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Wednesday, June 24, 2015

"Jazz Summer"


There is an episode of TV’s “Who’s The Boss?” where Tony convinces Angela’s hip mother Mona to invite her straight-laced daughter to a jazz club in a way to loosen her up. That plan works too well, as Angela can’t get enough of her new lifestyle of all-night bohemian parties with people who are unaware that the day has two twelve o’clocks. She attains that morning-after glow, mind still floating in the reverie of having found her true being. That moment came to mind when I felt EXACTLY the same way at work on the Monday morning after the first weekend spent at the jazz festival.

It was the summer of 1995. There I was, 9 AM in the basement warehouse, with such a happy head space that I didn’t know I was still wearing sunglasses! This was the first taste of the new life that was evolving for me, all because of an ad in Sam The Record Man.

Although I’ve loved jazz since I was a kid  (those adolescent Saturday nights spent twiddling the radio knobs for the CFCA big band program while my peers drank and fornicated) I had really only begun seriously exploring the music in the early 1990s. My friends and I had tired of the “classic rock” format, and sought other forms of music to define ourselves. Whereas they found new plateaus in the burgeoning alternative rock scene, I found solace in going back to the roots: first to blues, then to its close cousin, jazz.  Even so, it was tough being a jazz fan in a small town. You had to take whatever slim pickings were available in delete bins, garage sales or thrift shops. (More on that in a future post.) Moving to the big city for school changed that.

In the first two-thirds of my three-year course in broadcasting, I hadn’t fully taken advantage of all that the city offered. My leisure time was largely spent in record stores or repertory cinemas. Sure, I had cherished friends in college, but for those hours outside of school and work, I still felt that there was something missing. At the end of the second school year, in the summer months leading up to my field placement in the fall, the time seemed right for change. Those hot nights and weekends were devoted to the jazz world I’d been enamoured of. It was more than just the music: it was also the way of life and state of mind that it represented. I think too, that my brother’s sudden death the previous December instilled the realization that life is too precious a gift to waste, and one had to get out and take full advantage of it.

The mid-1990s was a perfect time to be a jazz fan. CDs were more affordable, and countless back catalogue recordings were being issued to disk for the first time. There was a renewed mainstream interest in the music thanks to the so-called Young Lions -players like Joshua Redman, Roy Hargrove, et al- who brought a new vitality, and a new young audience, to the form. Even those who enjoyed the most extreme forms of “alternative music” would support the new avant garde jazz scene (David S. Ware, Fred Frith, etc.). And in the years before CJRT rebranded to JAZZ-FM, one’s favourite music was still generously showcased on college radio shows throughout the day. Speciality TV channels like Bravo had an impressive catalogue of programming dedicated to the form. Plus, with a recovering economy, a lot of Canada Council grant money supported independent music venues and recordings.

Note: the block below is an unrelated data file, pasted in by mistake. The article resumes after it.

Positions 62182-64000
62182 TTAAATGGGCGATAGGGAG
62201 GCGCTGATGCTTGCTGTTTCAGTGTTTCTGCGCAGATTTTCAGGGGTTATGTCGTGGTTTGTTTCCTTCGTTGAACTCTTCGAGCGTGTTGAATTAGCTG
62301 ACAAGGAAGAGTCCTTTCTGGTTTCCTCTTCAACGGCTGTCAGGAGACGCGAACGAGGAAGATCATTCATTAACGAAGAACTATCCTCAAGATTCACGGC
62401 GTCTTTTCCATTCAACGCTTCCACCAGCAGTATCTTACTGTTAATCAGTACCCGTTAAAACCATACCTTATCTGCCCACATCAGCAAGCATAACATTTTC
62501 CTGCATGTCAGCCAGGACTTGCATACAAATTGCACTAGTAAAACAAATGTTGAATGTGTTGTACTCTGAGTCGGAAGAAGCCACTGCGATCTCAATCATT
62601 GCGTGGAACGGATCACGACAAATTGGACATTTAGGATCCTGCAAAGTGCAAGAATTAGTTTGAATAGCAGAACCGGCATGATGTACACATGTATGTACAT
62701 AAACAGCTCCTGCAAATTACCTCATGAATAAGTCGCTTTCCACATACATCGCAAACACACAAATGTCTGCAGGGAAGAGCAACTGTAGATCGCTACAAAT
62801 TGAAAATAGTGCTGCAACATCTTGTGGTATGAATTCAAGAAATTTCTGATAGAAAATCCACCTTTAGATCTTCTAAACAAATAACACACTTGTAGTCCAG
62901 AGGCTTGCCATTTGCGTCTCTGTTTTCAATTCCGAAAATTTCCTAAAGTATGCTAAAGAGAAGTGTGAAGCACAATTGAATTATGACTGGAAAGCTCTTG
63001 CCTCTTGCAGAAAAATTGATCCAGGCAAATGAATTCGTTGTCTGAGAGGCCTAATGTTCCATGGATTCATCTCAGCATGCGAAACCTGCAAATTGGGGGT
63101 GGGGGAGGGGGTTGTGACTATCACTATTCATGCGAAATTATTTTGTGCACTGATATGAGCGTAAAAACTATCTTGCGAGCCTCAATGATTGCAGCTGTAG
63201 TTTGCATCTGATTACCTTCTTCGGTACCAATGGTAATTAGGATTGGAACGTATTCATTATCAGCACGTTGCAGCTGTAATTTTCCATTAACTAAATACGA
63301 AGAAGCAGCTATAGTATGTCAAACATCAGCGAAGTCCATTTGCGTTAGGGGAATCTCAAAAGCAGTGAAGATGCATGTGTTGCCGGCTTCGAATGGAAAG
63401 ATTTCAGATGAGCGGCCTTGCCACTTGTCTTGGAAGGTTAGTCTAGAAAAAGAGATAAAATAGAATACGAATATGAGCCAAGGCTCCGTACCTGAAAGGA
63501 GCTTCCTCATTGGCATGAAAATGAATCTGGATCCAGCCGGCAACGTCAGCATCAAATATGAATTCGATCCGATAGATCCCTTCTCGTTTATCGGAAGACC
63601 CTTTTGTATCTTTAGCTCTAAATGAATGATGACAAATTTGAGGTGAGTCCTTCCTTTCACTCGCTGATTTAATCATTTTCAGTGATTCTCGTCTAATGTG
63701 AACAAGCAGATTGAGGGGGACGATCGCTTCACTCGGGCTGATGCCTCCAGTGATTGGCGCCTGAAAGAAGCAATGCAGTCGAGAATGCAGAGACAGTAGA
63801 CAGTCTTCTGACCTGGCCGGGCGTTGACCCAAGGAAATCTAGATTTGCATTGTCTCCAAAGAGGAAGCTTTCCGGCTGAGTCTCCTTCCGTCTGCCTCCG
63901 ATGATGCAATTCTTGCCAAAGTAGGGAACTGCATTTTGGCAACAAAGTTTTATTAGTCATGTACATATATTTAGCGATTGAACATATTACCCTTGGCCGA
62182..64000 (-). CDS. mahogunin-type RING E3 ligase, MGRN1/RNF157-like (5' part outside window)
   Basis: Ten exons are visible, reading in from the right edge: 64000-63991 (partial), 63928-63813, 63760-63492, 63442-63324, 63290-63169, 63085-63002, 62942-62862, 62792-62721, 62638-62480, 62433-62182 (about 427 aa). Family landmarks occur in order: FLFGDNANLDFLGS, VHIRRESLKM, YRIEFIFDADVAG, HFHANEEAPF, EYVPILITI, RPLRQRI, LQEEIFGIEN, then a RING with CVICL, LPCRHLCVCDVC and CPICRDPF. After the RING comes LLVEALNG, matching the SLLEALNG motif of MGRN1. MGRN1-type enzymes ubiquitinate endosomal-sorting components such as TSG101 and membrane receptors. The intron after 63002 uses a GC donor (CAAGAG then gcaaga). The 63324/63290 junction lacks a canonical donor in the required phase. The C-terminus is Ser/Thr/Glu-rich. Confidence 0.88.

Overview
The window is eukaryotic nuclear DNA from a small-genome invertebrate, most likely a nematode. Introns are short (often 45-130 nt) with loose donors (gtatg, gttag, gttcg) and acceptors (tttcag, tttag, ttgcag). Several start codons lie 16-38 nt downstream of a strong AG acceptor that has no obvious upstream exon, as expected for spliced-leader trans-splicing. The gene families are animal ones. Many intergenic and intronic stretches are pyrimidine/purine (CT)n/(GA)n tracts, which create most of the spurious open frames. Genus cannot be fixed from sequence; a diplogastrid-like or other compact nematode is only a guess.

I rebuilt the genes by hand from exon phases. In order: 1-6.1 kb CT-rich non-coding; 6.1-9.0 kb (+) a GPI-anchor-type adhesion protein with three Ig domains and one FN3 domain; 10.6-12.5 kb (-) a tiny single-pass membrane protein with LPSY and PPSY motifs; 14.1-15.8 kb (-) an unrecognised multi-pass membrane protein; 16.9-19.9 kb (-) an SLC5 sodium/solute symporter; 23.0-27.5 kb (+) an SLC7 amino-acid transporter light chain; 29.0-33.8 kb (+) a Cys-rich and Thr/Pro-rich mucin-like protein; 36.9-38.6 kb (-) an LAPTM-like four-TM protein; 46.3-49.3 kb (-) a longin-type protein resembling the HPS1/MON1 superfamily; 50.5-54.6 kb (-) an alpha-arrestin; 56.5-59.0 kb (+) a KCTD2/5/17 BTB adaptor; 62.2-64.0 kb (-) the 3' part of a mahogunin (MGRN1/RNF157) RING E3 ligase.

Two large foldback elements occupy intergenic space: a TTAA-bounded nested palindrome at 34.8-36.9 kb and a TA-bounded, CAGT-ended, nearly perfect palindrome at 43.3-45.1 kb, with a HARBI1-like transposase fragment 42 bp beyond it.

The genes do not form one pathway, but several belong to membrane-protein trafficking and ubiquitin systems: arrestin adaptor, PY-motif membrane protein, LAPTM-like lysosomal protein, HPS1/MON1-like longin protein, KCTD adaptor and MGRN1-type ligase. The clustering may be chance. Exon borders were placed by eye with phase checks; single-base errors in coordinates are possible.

In other words, there was a bottomless pit of jazz new and old for discovery. I wanted to immerse into it as much as possible, and find some like-minded comrades in the process.  This task began inconspicuously enough, with a visit to the jazz department of Sam The Record Man, and viewing an ad for volunteers at the DuMaurier Jazz Festival. It seemed like a perfect way to get inaugurated into the jazz scene. Since I worked during the week, I had volunteered for some shifts on the two weekends that bookended the festival.

The final weekend, while hanging around the volunteer headquarters, came with the revelation that there were other people looking to start the same kind of jazz community I was. A handful of us had formed a little community, resulting in subsequent nights on the town, house parties, and the forging of lifelong friendships.  Because of the festival, our lives had changed significantly: especially for me, as through “a friend of a friend”, I would soon meet Susan, the love of my life.

Several times my life has undergone major changes, just due to the right alchemy of things in the air at the time. The summer of 1995 was one of these. This is the first of many blog posts to be published in the next few weeks, commemorating the twentieth anniversary of that “jazz summer”, with  jazz-related posts, and reviews of music pertinent to me at the time- which charted a path to a new consciousness, and to coin a phrase from the “Who’s The Boss” theme song, a brand new life.

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